March Madness: Explained

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Each year, 68 college basketball teams from four conferences compete for the chance to be crowned national champions of the National Collegiate Athletic Association (NCAA) Division I tournament. Since 1939, March Madness has been one of the most anticipated and watched events in all of sports, with an average audience of 11 million.  

Out of the 68 teams, 32 are “automatic bids” meaning they won their respective conference’s tournament and automatically qualified. In the NCAA, there are 10 conferences and 133 colleges that participate. The remaining 36 teams are chosen on Selection Sunday. 

On Selection Sunday, the NCAA reveals the final bracket, which includes the rankings and what teams will play one another. The Selection Committee — made up of school administrators nominated by their conference — is responsible for selecting the 36 teams.  

In the opening round of the tournament, known as the First Four, the eight lowest-ranked teams will compete and four will be eliminated. From those remaining 64 teams, the tournament is split into four sections, with 16 teams in each. Within the regions, the teams are assigned a rank from one to 16 and will play each other based on this with the highest team playing the lowest. For example, No. 1 plays No. 16 and No. 2 plays No. 15, etc.  

From here, the tournament is relatively easy to follow. In the second round (Round of 32), 32 teams will face off and the winners will move on. The next rounds are as follows: the Sweet 16, the Elite 8 and the Final Four. The final championship game will be held March 30 in Las Vegas.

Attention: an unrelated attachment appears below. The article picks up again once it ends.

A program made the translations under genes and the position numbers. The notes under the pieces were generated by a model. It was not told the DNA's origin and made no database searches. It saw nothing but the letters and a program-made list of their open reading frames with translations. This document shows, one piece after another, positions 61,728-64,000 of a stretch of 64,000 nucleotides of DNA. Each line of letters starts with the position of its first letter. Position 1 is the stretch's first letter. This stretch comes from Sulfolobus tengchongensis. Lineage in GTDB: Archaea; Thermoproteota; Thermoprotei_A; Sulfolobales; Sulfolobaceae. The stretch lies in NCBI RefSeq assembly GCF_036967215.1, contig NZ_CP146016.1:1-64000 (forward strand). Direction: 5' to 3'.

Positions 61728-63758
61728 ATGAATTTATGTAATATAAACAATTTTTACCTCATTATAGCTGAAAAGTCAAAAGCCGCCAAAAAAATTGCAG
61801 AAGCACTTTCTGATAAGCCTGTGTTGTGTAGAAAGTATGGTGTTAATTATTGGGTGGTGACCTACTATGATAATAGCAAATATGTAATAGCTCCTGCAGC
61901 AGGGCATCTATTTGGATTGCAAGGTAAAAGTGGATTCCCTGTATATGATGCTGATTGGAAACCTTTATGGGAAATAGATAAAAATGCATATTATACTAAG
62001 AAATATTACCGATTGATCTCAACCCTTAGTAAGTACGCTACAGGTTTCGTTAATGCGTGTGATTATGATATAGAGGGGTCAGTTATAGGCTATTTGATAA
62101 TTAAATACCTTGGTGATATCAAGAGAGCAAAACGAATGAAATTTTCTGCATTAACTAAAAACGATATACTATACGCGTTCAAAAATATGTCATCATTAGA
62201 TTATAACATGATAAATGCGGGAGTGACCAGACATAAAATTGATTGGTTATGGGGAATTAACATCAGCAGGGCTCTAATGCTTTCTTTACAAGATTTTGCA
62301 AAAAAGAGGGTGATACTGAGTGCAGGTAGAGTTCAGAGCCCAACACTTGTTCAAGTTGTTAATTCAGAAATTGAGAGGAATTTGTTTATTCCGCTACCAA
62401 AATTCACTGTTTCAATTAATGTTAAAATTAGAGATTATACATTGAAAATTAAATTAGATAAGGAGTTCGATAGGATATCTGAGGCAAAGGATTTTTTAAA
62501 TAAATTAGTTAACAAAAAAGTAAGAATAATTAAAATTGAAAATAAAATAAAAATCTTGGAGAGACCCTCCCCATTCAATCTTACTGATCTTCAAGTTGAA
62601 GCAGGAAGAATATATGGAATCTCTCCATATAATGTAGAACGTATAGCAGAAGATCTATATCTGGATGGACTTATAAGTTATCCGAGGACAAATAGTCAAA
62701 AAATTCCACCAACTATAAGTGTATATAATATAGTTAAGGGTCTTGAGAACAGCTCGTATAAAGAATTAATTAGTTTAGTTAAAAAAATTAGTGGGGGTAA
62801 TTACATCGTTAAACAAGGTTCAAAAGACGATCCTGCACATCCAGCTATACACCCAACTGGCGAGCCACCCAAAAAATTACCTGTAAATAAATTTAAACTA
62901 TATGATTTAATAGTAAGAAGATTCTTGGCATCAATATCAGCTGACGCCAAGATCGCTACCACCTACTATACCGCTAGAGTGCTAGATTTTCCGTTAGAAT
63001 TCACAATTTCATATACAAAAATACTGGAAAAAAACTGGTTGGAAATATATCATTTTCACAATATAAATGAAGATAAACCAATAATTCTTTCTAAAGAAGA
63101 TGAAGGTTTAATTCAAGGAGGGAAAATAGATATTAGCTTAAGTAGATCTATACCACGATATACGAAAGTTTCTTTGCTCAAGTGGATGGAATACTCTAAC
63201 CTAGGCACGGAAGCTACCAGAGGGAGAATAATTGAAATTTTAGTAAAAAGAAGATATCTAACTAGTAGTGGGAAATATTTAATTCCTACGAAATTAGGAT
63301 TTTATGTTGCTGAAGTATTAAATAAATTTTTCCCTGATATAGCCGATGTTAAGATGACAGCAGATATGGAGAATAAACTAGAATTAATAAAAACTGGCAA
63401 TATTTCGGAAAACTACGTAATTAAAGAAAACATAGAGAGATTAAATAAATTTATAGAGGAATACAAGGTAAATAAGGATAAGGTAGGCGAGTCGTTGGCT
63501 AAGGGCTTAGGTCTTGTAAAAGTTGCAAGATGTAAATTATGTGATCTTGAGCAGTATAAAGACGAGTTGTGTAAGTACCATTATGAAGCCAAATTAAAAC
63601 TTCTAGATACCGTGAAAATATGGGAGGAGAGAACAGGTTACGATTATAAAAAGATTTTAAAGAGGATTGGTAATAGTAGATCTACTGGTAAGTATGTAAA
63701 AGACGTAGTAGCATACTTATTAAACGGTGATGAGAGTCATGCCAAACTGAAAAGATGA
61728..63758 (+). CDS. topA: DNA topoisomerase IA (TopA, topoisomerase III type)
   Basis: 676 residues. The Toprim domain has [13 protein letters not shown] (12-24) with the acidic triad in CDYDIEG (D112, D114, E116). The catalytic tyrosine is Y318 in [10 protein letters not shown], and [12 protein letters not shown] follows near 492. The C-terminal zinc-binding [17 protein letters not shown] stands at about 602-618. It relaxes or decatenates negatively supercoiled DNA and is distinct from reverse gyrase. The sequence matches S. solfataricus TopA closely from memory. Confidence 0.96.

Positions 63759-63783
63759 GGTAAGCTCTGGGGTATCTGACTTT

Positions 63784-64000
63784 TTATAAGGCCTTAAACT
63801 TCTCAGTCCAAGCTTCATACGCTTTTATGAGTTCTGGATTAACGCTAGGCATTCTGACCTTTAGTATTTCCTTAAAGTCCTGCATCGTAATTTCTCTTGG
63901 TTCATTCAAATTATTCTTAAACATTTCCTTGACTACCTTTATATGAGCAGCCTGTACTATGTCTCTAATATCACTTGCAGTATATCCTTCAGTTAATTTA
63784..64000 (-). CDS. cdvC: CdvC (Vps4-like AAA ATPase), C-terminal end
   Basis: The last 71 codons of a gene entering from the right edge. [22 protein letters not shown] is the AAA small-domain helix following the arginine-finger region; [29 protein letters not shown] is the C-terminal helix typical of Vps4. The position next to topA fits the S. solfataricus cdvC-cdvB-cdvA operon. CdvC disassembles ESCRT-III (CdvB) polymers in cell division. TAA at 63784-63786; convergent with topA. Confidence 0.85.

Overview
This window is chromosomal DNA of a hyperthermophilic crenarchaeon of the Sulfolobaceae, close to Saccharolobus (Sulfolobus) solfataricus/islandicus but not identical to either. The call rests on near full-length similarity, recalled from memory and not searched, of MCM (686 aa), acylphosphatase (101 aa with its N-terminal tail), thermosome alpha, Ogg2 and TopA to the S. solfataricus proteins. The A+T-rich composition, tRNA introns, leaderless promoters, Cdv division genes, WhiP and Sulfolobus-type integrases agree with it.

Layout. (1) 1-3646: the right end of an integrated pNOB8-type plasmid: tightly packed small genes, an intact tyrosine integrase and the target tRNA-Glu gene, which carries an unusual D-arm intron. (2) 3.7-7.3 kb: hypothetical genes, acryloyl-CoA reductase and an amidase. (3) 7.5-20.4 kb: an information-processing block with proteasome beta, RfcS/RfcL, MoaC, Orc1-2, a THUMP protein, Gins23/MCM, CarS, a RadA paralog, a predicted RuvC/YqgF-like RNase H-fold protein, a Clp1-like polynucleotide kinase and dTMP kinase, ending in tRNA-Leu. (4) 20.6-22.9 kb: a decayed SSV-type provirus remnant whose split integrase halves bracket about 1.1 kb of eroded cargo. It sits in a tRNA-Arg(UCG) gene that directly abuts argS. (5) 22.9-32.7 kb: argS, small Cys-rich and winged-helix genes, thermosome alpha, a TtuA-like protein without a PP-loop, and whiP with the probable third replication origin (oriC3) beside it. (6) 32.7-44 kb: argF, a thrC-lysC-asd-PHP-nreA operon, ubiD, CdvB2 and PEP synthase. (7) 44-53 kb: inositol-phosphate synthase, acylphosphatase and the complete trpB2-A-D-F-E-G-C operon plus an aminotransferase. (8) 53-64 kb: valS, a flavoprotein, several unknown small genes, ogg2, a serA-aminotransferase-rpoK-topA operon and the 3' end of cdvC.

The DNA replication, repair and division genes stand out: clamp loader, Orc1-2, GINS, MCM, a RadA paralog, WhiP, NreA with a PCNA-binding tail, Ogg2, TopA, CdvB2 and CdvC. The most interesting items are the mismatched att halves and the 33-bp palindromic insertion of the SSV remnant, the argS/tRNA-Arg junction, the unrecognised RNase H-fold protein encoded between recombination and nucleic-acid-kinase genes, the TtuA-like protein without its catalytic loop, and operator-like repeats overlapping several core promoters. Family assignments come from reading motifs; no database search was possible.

March Madness officially kicks off Tuesday, March 14 at 6:40 p.m. with No. 16 from the West, Southeast Missouri State taking on No. 16 from the Midwest, Texas A&M. Although this game is only available with the truTV app, the first nationally televised game will be March 16 at noon on CBS when No. 9 West Virginia will face No. 8 Maryland. 

The NACC released their official rankings Sunday, March 12. Oftentimes, viewers will create their own bracket, writing in who they believe will win each stage of the competition to see how close they can get to the real results. (Graphic/National Collegiate Athletic Association)

If you wish to create your own bracket, download the template below.

Irene, now a senior at American Heritage, returns to staff as the Online-Editor-in-Chief for her third and final year with the Patriot Post. She loves all things literature and spends most of her time with her nose in a book. Her passion for writing started early, and she is currently the co-president of the Quill and Scroll Society. When she is not studying or writing articles for the wonderful iPatriotPost, she enjoys volunteering and helping lead a multitude of clubs at Heritage. Since 2014, she has worked alongside Best Buddies, an organization that advocates for inclusivity for those with intellectual and physical disabilities. As a co-founder and current board member of the South Florida Best Buddies Student Advisory Board, she plans fundraisers and service projects, including the annual Friendship Walk, which raised almost $300,000. She looks forward to making this year special and as amazing as possible.